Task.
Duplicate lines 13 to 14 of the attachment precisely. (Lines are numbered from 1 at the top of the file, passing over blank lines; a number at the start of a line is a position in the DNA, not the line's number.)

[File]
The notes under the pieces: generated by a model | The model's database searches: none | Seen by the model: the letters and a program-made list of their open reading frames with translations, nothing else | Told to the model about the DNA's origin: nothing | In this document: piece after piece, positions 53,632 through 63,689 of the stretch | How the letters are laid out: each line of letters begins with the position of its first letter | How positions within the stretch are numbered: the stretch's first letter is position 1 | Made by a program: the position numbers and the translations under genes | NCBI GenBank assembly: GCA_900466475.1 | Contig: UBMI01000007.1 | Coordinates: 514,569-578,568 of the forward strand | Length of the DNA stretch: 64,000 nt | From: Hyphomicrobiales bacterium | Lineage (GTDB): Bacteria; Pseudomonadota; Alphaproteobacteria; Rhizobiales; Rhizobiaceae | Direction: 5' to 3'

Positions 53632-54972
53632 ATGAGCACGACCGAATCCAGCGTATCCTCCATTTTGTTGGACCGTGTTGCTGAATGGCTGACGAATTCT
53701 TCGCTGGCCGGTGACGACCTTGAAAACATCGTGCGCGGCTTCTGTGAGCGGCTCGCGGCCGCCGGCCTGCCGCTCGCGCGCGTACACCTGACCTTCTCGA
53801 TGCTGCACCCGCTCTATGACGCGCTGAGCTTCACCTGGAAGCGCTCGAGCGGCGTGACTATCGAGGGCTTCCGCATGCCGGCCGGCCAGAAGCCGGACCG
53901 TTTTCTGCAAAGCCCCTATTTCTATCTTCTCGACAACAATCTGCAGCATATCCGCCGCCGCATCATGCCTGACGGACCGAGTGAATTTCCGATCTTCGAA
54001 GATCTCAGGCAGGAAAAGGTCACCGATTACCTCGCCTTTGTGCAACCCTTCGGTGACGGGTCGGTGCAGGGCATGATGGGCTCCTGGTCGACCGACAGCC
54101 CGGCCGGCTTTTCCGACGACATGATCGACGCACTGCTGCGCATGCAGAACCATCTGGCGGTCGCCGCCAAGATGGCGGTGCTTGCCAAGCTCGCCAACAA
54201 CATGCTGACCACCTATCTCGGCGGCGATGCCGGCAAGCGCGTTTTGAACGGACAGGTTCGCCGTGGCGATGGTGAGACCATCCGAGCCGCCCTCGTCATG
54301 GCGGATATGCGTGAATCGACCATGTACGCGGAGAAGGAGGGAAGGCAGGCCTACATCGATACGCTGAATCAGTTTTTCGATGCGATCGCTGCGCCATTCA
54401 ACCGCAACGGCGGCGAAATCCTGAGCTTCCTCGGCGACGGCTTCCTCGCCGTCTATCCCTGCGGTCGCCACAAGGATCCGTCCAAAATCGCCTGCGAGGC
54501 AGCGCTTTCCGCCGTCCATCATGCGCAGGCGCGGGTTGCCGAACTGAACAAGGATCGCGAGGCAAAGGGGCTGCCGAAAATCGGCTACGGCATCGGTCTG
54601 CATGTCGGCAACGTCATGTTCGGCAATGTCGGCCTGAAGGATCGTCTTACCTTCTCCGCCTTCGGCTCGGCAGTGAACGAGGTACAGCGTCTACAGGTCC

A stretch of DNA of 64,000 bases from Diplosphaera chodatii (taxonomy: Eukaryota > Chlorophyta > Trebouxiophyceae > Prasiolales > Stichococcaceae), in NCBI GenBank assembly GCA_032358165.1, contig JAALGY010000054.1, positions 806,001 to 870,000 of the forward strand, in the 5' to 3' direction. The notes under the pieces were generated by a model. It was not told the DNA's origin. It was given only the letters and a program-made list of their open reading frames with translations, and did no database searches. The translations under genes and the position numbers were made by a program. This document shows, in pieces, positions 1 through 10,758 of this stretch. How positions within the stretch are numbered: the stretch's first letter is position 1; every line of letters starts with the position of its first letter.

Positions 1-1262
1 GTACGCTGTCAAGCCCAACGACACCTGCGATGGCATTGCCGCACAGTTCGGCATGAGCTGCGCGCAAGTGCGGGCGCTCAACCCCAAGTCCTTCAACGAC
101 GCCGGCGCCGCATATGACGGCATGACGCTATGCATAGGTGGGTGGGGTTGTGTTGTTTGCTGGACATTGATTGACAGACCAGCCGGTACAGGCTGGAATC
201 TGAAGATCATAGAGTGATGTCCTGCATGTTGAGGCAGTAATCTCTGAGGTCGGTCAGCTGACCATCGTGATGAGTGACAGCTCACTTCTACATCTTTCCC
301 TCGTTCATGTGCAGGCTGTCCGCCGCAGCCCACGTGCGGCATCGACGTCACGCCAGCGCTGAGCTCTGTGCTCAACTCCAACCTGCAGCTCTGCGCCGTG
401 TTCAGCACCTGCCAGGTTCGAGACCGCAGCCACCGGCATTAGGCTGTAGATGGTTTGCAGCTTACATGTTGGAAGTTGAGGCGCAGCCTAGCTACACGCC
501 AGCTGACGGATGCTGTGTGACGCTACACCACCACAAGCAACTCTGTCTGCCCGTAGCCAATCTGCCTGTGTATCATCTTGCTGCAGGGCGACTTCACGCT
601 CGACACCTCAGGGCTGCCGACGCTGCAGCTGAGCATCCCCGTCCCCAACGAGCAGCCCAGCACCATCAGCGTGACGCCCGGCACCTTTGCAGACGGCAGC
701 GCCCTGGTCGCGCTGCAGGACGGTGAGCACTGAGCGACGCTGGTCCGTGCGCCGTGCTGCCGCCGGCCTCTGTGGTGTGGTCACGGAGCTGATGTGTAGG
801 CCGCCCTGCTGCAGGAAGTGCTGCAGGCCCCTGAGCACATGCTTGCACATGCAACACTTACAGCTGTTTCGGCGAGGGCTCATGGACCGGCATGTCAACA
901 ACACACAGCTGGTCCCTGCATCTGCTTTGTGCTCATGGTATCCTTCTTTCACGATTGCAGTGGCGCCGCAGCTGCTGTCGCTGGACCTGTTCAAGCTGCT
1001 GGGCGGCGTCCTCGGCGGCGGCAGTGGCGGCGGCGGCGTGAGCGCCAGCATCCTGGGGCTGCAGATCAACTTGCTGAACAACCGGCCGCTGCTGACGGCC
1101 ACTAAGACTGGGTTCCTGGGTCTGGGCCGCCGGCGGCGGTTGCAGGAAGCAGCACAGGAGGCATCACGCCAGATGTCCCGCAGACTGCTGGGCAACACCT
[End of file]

54601 CATGTCGGCAACGTCATGTTCGGCAATGTCGGCCTGAAGGATCGTCTTACCTTCTCCGCCTTCGGCTCGGCAGTGAACGAGGTACAGCGTCTACAGGTCC

A stretch of DNA of 64,000 bases from Diplosphaera chodatii (taxonomy: Eukaryota > Chlorophyta > Trebouxiophyceae > Prasiolales > Stichococcaceae), in NCBI GenBank assembly GCA_032358165.1, contig JAALGY010000054.1, positions 806,001 to 870,000 of the forward strand, in the 5' to 3' direction. The notes under the pieces were generated by a model. It was not told the DNA's origin. It was given only the letters and a program-made list of their open reading frames with translations, and did no database searches. The translations under genes and the position numbers were made by a program. This document shows, in pieces, positions 1 through 10,758 of this stretch. How positions within the stretch are numbered: the stretch's first letter is position 1; every line of letters starts with the position of its first letter.